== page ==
Stress activation of glutamate neurotransmission in the prefrontal cortex: Implications for dopamine-associated psychiatric disorders

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In most psychiatric disorders, stress is the major nongenomic factor that contributes to the expression or exacerbation of acute symptoms, recurrence or relapse after a period of remission, and treatment outcome. Delineation of mechanisms by which stress contributes to these processes is fundamental to understanding the disease process and for improving outcome. In this article, evidence is reviewed to indicate that many central aspects of stress response, including activation of the hypothalmic-pituitary-adrenal (HPA) axis and dopamine neurotransmission, are modulated, and in some cases mediated, by glutamate neurotransmission in the prefrontal cortex (PFC). It is suggested that activation of glutamatergic neurotransmission in the PFC presents a common mechanism by which stress influences normal and abnormal processes that sustain affect and cognition. Although monoamines, in particular dopamine, have been considered the major culprits in the adverse effects of stress in disorders such as addiction and schizophrenia, it is likely that in a vulnerable brain with an underlying PFC pathophysiology, abnormal stress-activated monoaminergic neurotransmission is secondary to anomalies in cortical glutamate neurotransmission. Thus, understanding the contribution of glutamate-mediated processes to stress response through the use of experimental models that involve disrupted PFC function can provide insights to the fundamental pathophysiology of stress-sensitive psychiatric disorders and lead to novel strategies for treatment and prevention.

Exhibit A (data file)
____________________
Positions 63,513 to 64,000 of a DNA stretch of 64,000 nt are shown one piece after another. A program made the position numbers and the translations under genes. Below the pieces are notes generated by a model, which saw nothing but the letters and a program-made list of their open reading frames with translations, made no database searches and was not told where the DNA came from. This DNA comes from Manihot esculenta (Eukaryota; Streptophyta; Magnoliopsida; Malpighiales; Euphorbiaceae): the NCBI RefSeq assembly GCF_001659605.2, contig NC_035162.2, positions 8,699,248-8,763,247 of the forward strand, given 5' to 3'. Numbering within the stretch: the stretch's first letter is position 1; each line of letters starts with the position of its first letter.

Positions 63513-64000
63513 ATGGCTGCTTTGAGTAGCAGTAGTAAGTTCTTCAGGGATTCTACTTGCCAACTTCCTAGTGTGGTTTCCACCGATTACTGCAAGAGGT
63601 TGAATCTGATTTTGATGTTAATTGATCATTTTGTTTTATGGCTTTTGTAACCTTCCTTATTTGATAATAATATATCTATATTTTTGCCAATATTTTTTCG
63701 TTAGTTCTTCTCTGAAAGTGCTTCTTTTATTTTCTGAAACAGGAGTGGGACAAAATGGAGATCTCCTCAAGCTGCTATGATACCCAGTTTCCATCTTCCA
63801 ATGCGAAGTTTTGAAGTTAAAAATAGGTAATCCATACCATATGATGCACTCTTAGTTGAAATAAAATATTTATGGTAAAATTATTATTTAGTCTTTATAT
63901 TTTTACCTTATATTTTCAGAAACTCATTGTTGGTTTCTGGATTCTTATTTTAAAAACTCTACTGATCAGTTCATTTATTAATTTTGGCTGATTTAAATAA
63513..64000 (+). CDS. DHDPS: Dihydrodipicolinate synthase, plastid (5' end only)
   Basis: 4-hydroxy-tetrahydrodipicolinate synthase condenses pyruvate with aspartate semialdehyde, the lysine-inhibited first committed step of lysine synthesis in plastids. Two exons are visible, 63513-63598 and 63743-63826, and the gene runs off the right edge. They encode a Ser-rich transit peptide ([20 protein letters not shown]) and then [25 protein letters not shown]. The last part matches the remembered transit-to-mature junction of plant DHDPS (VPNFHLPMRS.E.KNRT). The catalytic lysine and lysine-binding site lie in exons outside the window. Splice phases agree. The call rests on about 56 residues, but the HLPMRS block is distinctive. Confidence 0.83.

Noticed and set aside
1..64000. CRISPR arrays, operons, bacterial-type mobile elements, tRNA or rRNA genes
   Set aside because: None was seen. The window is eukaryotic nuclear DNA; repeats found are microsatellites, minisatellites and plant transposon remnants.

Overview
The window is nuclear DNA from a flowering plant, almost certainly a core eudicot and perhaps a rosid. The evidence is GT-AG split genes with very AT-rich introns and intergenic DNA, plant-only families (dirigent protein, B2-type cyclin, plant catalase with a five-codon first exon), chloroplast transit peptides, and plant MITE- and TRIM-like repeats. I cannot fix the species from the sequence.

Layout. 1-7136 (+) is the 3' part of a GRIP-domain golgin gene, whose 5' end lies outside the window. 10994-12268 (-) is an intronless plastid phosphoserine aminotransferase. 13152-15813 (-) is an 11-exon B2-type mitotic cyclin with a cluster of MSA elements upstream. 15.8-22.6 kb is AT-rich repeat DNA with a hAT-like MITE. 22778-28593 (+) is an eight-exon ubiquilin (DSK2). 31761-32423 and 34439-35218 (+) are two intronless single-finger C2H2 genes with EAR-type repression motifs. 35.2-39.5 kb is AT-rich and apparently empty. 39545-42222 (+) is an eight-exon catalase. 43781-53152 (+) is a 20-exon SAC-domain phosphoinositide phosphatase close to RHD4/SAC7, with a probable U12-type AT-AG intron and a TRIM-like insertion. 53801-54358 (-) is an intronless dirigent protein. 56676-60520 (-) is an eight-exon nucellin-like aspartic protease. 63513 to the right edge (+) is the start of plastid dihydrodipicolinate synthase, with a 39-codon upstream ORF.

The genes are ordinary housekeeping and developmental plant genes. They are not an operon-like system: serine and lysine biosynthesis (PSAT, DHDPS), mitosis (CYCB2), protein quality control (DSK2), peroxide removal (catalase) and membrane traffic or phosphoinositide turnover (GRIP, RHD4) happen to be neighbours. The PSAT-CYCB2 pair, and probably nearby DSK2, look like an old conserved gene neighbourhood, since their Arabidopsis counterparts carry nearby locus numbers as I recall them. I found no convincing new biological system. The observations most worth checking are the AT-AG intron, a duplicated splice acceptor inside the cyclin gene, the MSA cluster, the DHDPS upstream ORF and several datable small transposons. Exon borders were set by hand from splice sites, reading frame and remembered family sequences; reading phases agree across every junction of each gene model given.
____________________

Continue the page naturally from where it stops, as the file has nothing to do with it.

Original languageEnglish (US)
Pages (from-to)775-787
Number of pages13
JournalBiological Psychiatry
Issue number10
Publication statusPublished - May 15 2002
Externally publishedYes



  • Depression
  • Drug abuse
  • Metabotropic glutamate receptors
  • Microdialysis
  • NMDA receptors
  • Schizophrenia
  • Ventral tegmental area

ASJC Scopus subject areas

  • Biological Psychiatry

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